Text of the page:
It took two shoes to do it, but the lame duck finally has become an Internet phenomenon.
President Bush's shoe-dodging in Iraq this weekend is burning up YouTube, garnering 11 of the top 20 most-watched videos as of late afternoon Monday. But it's also become a forum for anti-Bush - and, almost as common, anti-American - sentiment.
"This is going viral at a rapid pace, unlike anything I've seen postelection," said David Burch, marketing manager for TubeMogul, which tracks YouTube video views. "People are uploading videos of the incident to YouTube at an average rate of 209 per hour. Currently, there are over 5,000 versions, totaling over 8,145,000 views."
Those views make it far more popular than other political videos, including those of President-elect Barack Obama, whose ChangeDotGov videos have garnered less than half that amount over the last month.
"This is kind of a tip of the iceberg," said David All, a Republican blogger and technology consultant who said the video is the perfect example of combining politics, news and the Web. "We all know that humor and videos of this nature are certainly more interesting and viral than what I would call a more traditional news use of the Internet."
During a press conference while on a surprise visit to Iraq this weekend Mr. Bush found himself facing an angry journalist, Muntadhar al-Zeidi, from a Cairo-based television station who hurled both of his shoes at the president, forcing an agile Mr. Bush to duck them both.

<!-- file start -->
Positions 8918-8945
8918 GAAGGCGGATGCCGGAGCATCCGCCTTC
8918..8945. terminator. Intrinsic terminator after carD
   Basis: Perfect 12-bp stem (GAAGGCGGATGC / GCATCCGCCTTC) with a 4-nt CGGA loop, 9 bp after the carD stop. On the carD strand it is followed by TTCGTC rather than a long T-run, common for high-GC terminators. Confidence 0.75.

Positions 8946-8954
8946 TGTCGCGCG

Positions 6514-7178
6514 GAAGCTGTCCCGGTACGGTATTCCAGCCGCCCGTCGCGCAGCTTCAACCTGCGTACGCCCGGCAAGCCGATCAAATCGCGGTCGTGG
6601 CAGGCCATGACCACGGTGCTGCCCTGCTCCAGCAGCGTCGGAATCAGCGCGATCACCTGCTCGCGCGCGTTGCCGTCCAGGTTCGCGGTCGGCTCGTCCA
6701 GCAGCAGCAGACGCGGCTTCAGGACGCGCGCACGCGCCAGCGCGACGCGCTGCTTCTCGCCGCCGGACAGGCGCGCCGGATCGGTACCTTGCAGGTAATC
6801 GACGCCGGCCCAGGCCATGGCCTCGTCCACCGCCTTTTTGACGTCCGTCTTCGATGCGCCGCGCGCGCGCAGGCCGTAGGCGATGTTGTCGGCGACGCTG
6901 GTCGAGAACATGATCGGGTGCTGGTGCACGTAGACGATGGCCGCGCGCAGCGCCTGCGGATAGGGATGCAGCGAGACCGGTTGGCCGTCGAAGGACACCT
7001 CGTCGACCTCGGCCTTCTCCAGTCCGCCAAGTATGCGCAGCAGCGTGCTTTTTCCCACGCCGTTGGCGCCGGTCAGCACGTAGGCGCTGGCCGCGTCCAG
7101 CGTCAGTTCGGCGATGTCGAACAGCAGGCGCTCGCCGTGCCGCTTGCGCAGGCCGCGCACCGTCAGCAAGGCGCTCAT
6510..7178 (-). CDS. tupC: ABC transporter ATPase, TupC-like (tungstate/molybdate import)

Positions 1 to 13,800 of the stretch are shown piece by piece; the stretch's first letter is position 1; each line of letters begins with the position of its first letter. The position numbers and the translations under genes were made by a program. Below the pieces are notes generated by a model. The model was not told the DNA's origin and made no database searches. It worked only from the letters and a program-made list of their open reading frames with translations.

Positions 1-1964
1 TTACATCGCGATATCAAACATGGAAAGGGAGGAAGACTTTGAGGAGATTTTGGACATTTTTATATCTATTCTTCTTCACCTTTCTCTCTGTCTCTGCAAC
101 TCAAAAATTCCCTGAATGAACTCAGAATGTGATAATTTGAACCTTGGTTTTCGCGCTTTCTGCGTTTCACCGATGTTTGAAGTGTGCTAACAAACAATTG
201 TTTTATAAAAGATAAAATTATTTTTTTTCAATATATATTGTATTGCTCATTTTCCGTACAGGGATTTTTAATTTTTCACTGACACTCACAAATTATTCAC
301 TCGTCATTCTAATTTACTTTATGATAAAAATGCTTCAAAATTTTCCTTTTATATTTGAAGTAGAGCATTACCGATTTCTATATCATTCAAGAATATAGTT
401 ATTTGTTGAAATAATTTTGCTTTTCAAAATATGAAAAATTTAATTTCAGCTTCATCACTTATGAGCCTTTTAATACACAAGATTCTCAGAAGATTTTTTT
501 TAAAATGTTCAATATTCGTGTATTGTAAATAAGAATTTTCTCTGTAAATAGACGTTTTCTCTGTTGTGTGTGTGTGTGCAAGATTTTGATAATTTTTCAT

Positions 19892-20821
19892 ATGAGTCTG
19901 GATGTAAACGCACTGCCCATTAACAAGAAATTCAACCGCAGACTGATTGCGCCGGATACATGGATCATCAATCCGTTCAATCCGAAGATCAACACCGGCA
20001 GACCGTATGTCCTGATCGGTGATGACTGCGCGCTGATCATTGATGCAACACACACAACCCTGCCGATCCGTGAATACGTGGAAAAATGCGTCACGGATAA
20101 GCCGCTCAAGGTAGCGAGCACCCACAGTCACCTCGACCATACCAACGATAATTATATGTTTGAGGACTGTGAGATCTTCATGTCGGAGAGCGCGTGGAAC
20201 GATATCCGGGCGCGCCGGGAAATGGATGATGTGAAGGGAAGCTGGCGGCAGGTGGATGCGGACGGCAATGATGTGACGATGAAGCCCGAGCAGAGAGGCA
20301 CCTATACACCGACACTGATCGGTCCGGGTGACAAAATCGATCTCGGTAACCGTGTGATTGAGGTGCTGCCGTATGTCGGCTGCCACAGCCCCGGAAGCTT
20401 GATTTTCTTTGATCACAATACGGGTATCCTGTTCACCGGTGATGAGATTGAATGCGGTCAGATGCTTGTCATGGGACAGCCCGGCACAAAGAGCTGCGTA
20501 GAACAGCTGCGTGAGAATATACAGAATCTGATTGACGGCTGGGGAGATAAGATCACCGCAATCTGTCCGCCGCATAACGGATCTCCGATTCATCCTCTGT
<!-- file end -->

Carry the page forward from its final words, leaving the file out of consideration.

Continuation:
Within minutes of the incident being broadcast, videos started appearing on YouTube and other video sites. They have drawn thousands of comments, with some sympathetic to Mr. Bush, but most angry, some virulently anti-American and others bordering on threatening.
Some comments wished the reporter had something more potent than a shoe, and others said they were happy the man at least managed to hit the American flag behind Mr. Bush.
Most striking is how many different people have posted a version of the video. As of late Monday, several videos had more than 500,000 views each, and dozens of versions had topped 100,000 views.
Mr. All said that when news of the incident broke, people across the world went to the Internet to see it for themselves.
"When people hear of something, the first place they're looking is the Internet. They know there's video somewhere," he said.
Some pundits speculated ducking the shoes will become a defining image of Mr. Bush as he prepares to leave office. Some online merchandisers are already selling shirts with "Bush the Sole man" slogans.
The president was not injured, and joked, "If you want the facts, it's a size-10 shoe that he threw."
Meanwhile, Mr. Obama, whose successful presidential campaign was driven in part by savvy Web use, has seen his Internet presence fade since the campaign ended and he has turned his attention to preparing to govern, according to those who track these things.
Viewership of the YouTube videos of Mr. Obama's weekly radio addresses has been falling steadily since his first one a month ago, according to TubeMogul. And Trendrr, which tracks online content, says both blogs and YouTube videos about Mr. Obama have dropped precipitously.
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